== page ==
Incinerate your fat stores with this plan based on the real workouts of America’s fittest firefighters. You’re only 8 weeks away from your leanest look ever!
It’s December 25, just after 2 a.m. and I’m sound asleep. The breaker hits, the room lights turn on and a booming voice on the loudspeaker repeats, “Structure fire!” My crew and I jump in the rig and boot it out of the hall in what feels like 10 seconds. As we approach the fire, I can see that it’s huge.
Smoke is billowing out of the already broken windows. We strap on our packs. I grab an axe and my captain orders me to pull a line off the rig, so I grab a length of 1.5-inch hose and set it up in front of the broken shop windows. I strap on my mask and join the crew as we rush into the storefront, hurdling over fallen shelves and merchandise. I can barely see anything as we advance the weighted hose into the dark, aiming the jet of water at the glow of the fire ahead.
Just as we think we’ve put it out, we’re radioed to exit the building, as the fire has traveled to the second floor. Outside, as I’m gasping to catch my breath, the captain asks me and another firefighter to climb to the top of the 100-foot aerial ladder to control the fire stream. My lower body burns under the weight of 100 pounds of gear I’m hauling up the ladder. Any extra fat on my body is dead weight that I’ll be forced to drag up that ladder along with the rest of my gear. Is it any wonder firefighters are so ripped?
The fire is upgraded to a third alarm and we work well into the morning to extinguish the “enemy.”
That was one experience I had working with the Vancouver Fire and Rescue Service in British Columbia, Canada, before I moved eastward to pursue a master’s degree in exercise physiology. I discovered first-hand the physical intensity of firefighting and how the job requires an intense fat-burning cardio and circuit-training program to match.
Studies have shown that during on-the-job tasks such as carrying heavy equipment and climbing ladders, firefighters use up to 12 times more oxygen than they do at rest. So not only do these guys need to be strong, but they also can’t afford to carry extra weight around their guts.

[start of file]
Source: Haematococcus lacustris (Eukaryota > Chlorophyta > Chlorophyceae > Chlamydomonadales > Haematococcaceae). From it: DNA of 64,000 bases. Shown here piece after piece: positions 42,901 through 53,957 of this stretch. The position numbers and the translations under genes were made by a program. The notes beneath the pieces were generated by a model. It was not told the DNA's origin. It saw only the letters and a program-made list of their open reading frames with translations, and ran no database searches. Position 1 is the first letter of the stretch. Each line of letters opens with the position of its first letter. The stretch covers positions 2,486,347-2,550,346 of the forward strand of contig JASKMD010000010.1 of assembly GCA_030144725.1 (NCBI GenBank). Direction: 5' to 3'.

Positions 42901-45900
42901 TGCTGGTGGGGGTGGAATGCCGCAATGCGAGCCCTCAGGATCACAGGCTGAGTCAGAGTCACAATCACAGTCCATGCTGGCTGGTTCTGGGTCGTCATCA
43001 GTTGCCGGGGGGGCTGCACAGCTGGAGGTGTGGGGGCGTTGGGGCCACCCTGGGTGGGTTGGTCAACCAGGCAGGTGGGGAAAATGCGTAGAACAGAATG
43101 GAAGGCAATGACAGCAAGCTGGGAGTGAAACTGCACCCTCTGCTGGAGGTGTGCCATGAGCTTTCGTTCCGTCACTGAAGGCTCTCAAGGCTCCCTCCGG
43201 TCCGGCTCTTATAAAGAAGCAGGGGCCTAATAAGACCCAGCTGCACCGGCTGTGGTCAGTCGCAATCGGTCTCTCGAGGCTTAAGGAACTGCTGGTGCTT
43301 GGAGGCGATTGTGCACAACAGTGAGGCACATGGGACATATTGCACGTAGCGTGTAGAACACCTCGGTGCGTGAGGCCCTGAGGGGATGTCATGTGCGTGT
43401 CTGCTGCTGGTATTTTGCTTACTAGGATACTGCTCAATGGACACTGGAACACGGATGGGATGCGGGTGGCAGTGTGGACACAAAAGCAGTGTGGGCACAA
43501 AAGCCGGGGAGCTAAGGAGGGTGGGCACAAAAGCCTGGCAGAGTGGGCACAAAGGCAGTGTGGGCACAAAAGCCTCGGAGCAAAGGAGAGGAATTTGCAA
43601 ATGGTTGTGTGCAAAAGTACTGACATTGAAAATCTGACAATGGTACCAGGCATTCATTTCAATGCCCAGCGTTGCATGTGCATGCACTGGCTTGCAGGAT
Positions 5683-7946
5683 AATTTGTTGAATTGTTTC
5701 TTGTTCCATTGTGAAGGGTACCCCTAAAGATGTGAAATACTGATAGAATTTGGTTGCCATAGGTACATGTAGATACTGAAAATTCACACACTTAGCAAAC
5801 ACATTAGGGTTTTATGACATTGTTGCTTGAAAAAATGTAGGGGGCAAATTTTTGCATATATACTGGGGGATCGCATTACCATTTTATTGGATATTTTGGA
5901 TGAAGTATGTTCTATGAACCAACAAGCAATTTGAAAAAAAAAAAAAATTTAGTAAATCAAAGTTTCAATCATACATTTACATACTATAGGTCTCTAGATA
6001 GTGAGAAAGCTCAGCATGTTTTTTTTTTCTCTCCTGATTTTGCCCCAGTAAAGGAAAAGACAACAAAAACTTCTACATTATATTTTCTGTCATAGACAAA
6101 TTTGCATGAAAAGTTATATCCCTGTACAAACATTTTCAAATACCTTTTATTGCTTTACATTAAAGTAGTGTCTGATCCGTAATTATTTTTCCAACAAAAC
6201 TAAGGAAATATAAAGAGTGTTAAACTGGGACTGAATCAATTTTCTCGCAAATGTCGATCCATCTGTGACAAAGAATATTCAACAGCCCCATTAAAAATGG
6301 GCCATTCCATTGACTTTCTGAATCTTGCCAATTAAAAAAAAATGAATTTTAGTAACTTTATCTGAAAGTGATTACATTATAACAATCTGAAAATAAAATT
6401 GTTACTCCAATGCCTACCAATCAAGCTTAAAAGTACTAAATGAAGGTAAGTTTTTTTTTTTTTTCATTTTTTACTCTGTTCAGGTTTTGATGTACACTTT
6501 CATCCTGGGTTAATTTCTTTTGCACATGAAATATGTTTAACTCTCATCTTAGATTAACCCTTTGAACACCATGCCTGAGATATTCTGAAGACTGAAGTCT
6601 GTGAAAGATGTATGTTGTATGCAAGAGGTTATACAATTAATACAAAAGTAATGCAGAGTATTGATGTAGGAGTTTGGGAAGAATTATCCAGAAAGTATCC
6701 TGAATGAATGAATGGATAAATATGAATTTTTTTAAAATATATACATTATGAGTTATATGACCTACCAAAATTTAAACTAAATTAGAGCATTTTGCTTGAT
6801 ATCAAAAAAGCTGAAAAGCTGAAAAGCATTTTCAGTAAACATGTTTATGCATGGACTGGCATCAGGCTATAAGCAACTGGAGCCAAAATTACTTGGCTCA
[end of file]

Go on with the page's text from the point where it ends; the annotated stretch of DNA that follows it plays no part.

This eight-week training program based on the workouts of top firefighters will set your metabolism ablaze, torch calories, burn fat and build lean muscle mass. But let me reiterate: Above all else it’ll incinerate fat! The program works so well because it alternates between fat-fighting cardio intervals and high-intensity circuits (more fat fighting) that incorporate significant strength moves. If you already have some good muscle built up from traditional strength workouts, this program will help you chisel out the fat and jack up your power output.
“All the different little arm machines and leg machines don’t really have good carryover to the job,” says career firefighter Tom Corrigan from the Everett Fire Department in Washington, D.C. Sure, they may bring out the assorted muscle sections of various muscle groups, but, notes Corrigan, “You need power that endures, which means having both strong muscles and a strong heart.”
Two recent studies in the Journal of Strength and Conditioning Research found that the best type of training regime for firefighters is non-linear periodization, which means focusing on power, strength and endurance in the same workout. This exclusive Reps! program — ideal for guys who want to blast away fat without compromising their hard-earned muscle — uses linear periodization strategies.
Try Sprinting Three Flights in This Gear
- Helmet: 5 lbs.
- Turnout gear (Jacket, pants, boots): 18 lbs.
- SCBA (self-contained breathing apparatus): 33 lbs.
- Small tools in pockets: 1 lb.
- Axe: 7.5 lbs.
Other items a firefighter may haul, include an apartment pack (typically 100 feet of 1.5–1.75-inch diameter hose with an adjustable fog nozzle bundled so that it can rest evenly over the SCBA bottle), 34 pounds; a utility belt with bucking strap and wrench, 6 pounds; gloves and balaclava (protective hood worn under the helmet).